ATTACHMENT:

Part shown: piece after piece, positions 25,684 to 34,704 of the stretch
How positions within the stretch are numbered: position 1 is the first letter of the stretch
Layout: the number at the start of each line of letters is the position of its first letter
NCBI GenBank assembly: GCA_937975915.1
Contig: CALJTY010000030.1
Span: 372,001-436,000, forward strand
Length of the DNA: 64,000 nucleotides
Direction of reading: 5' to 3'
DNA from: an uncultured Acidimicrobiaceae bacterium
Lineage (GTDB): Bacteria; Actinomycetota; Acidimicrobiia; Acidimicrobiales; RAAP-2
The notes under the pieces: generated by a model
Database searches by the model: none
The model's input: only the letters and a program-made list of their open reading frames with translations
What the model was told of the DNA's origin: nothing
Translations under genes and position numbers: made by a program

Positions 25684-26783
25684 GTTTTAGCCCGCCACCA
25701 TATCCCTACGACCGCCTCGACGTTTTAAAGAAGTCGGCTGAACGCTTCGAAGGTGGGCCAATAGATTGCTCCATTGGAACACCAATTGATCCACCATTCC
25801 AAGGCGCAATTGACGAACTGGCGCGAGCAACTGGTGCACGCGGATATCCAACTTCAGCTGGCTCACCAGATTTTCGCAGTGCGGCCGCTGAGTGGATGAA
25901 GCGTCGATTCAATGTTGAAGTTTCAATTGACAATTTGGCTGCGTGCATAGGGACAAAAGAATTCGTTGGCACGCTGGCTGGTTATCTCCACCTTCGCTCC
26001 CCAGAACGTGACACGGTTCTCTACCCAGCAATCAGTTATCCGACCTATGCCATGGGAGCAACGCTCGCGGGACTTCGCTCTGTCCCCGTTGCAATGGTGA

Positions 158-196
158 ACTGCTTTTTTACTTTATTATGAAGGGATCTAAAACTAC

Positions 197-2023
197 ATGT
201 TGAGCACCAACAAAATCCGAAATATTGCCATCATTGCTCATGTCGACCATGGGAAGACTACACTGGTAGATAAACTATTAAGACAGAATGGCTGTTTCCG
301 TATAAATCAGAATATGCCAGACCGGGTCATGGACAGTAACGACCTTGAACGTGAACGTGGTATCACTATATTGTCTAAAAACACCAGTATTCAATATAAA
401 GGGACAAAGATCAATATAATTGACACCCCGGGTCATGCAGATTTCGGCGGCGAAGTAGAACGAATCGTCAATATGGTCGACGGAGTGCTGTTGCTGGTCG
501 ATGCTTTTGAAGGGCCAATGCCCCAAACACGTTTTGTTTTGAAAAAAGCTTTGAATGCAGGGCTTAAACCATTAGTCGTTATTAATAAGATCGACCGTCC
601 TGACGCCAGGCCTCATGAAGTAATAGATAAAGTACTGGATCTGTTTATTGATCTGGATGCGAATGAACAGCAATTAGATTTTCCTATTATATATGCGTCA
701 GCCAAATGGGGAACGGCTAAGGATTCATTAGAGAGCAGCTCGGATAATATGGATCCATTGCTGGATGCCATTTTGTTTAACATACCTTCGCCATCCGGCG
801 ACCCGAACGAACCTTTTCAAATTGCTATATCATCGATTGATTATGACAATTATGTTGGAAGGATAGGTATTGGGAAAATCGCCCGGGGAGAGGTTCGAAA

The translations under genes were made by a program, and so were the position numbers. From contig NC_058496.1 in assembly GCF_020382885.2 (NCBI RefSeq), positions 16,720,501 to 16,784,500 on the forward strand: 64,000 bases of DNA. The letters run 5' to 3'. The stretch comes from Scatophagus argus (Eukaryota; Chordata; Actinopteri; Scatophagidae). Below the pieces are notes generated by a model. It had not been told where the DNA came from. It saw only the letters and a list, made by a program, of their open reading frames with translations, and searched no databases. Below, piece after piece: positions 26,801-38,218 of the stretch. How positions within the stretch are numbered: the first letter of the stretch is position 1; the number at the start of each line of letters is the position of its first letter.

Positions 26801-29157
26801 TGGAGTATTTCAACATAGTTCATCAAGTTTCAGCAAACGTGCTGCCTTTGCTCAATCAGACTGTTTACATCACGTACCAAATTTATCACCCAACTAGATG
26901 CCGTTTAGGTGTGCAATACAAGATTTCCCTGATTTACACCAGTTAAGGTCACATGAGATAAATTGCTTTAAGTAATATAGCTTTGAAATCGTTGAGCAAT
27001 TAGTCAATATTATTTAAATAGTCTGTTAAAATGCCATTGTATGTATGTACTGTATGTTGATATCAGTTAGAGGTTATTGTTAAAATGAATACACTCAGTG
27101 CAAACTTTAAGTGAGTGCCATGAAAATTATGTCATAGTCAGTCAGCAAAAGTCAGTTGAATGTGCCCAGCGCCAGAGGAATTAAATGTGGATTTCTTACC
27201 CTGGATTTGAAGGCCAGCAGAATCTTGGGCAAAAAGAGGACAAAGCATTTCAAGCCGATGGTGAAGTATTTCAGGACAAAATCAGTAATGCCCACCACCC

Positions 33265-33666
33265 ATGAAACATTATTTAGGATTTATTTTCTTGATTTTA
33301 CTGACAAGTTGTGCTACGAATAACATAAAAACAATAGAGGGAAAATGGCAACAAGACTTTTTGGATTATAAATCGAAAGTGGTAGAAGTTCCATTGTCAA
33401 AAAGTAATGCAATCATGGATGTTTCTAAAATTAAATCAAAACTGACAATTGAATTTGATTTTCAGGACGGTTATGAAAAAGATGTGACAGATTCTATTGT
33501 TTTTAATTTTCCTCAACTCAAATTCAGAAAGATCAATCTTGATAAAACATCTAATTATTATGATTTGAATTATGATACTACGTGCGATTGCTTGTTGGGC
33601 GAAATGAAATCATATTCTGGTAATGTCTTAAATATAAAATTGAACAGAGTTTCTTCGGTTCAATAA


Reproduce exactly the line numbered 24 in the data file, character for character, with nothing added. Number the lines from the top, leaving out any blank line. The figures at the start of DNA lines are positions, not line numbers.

Positions 197-2023